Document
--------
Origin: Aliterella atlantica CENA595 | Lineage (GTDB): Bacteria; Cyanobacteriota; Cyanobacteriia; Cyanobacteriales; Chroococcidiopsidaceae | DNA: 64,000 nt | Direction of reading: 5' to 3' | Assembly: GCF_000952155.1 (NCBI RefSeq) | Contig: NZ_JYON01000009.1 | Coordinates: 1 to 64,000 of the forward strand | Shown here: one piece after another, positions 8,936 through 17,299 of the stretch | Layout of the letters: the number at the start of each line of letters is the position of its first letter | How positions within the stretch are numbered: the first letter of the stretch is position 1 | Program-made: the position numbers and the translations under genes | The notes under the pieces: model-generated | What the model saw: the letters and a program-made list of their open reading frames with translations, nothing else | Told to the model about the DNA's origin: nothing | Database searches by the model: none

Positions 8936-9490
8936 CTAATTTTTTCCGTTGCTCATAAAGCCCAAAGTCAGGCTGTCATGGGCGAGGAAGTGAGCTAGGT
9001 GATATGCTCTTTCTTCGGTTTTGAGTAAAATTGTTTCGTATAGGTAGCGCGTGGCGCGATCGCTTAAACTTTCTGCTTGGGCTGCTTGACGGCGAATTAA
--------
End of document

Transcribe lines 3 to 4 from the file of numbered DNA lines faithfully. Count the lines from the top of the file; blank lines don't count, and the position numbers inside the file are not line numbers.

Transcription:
8936 CTAATTTTTTCCGTTGCTCATAAAGCCCAAAGTCAGGCTGTCATGGGCGAGGAAGTGAGCTAGGT
9001 GATATGCTCTTTCTTCGGTTTTGAGTAAAATTGTTTCGTATAGGTAGCGCGTGGCGCGATCGCTTAAACTTTCTGCTTGGGCTGCTTGACGGCGAATTAA